Coordinates: 41°51′4.06″N 87°38′0.67″W / 41.8511278°N 87.6335194°W / 41.8511278; -87.6335194

Chinese American Museum of Chicago
Chinatown Museum Foundation
Chinese American Museum of Chicago.jpg
Established2005
LocationRaymond B. & Jean T. Lee Center 238 West 23rd Street
Chicago, Illinois 60616
P: (312) 949-1000
DirectorBen Lau
PresidentEdward Jung
OwnerChinatown Museum Foundation founded in 2002 by Dr. Chuimei Ho, Dr. Kim K Tee, Sam Ma, John S Tan, Dr. Tao Luo & Wai Chee Yuen.
WebsiteOfficial website
Chinese American Museum of Chicago
Traditional Chinese美洲華裔博物館
Simplified Chinese美洲华裔博物馆

The Chinese American Museum of Chicago (CAMOC) seeks to advance the appreciation of Chinese American culture through exhibitions, education, and research and to preserve the past, present, and future of Chinese Americans primarily in the American Midwest.[1] The museum opened in 2005 in Chicago's Chinatown neighborhood.[2][3] Although it suffered a damaging fire in 2008, it reopened its renovated quarters, the Raymond B. & Jean T. Lee Center, in 2010.[4] CAMOC is governed by the Board of Directors of the Chinatown Museum Foundation (CMF), a 501(C)(3) non-profit corporation located in Chicago, Illinois.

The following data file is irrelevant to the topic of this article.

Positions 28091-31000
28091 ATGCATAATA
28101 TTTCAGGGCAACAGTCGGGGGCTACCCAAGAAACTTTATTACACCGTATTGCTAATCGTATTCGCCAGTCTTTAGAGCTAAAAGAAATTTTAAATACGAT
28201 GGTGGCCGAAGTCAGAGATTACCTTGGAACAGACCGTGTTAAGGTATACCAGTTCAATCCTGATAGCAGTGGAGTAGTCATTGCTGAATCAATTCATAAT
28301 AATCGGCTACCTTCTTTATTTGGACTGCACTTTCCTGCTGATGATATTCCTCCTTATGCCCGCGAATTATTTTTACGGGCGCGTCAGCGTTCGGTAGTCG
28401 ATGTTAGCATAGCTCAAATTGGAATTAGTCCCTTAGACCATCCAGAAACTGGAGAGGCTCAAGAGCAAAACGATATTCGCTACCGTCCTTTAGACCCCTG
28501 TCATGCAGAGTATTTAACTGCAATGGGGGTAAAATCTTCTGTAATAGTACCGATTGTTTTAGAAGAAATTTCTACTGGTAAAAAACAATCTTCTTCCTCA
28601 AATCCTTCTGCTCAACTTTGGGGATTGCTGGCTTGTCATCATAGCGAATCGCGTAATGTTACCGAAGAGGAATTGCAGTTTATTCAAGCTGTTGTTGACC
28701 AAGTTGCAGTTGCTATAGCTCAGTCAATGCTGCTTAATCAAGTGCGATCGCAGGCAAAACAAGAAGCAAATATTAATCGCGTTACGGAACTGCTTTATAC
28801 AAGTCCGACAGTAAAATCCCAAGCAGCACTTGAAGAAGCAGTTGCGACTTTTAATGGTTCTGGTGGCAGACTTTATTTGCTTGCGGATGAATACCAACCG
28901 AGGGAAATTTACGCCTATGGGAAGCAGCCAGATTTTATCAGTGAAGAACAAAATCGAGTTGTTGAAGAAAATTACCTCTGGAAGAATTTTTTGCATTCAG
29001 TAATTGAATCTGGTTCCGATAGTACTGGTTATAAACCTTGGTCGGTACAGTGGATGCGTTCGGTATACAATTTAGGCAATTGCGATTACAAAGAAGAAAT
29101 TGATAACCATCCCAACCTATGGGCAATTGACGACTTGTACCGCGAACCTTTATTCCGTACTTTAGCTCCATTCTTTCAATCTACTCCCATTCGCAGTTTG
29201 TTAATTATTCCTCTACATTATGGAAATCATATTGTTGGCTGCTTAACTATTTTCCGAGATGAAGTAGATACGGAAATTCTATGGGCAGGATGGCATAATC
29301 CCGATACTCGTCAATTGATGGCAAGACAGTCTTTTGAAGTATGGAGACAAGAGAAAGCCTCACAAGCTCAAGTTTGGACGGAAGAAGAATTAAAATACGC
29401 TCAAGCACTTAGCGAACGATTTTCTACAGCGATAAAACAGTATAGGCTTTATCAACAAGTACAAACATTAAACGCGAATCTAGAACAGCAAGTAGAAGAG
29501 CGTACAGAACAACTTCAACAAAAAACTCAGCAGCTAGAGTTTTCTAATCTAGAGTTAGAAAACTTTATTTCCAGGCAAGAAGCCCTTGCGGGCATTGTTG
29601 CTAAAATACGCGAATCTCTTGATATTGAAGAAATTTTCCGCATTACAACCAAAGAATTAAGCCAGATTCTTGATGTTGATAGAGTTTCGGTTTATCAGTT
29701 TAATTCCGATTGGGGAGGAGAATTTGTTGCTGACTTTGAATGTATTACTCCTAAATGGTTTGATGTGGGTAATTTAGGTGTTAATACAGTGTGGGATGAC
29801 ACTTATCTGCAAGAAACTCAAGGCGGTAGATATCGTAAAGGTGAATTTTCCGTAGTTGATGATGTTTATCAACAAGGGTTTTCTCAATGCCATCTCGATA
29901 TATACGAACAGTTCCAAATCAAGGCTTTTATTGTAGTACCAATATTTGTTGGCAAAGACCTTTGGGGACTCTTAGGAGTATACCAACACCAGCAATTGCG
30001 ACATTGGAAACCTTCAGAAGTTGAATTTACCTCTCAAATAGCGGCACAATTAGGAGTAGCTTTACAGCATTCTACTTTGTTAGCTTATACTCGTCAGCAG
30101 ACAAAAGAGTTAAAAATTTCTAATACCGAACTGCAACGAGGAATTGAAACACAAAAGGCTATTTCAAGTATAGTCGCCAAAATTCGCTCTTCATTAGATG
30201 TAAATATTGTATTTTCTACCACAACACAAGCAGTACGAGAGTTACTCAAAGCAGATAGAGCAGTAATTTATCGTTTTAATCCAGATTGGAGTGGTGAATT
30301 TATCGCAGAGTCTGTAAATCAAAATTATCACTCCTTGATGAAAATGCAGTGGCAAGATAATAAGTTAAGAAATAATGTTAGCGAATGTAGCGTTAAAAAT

History

The museum building was built in 1896 as a warehouse, and was later home to the Quong Yick Co. After a devastating fire in September 2008, the museum was closed. Raymond B. Lee, whose family ran a food wholesale business in the museum building, donated $660,000 to buy the building to start the museum. Lee, who as a teen slept on the third floor, has donated another $250,000 for renovations since the fire. It reopened its renovated quarters, the Raymond B. & Jean T. Lee Center, in 2010.[4]

Current Exhibits

Past Exhibits

Events

Chinese New Year Celebration

Each year a Chinese New Year Celebration is held at the museum, featuring live Chinese traditional music, lion dancing, Chinese chess, calligraphy design and delicious food. The 2021 Chinese New Year Celebration went virtual due to the COVID-19 pandemic.

Film screenings

See also

References

  1. ^ "Chinese-American Museum of Chicago". CAMC. Retrieved 2013-05-30.
  2. ^ "Chinese American Museum of Chicago". Open House Chicago. Chicago Architecture Foundation. Archived from the original on 2012-09-21. Retrieved 2013-05-30.
  3. ^ "Chinese American Museum of Chicago". Chicago Chinatown Chamber of Commerce. Archived from the original on 2012-03-12. Retrieved 2013-05-30.
  4. ^ a b "IN THE NEWS: Chinese American Museum". Chicago Tribune. Retrieved 2013-05-30.
  5. ^ "A House of Memories The Chinese-American Museum of Chicago reflects the community's past, present, and future". South Side Weekly. Retrieved 2018-08-09.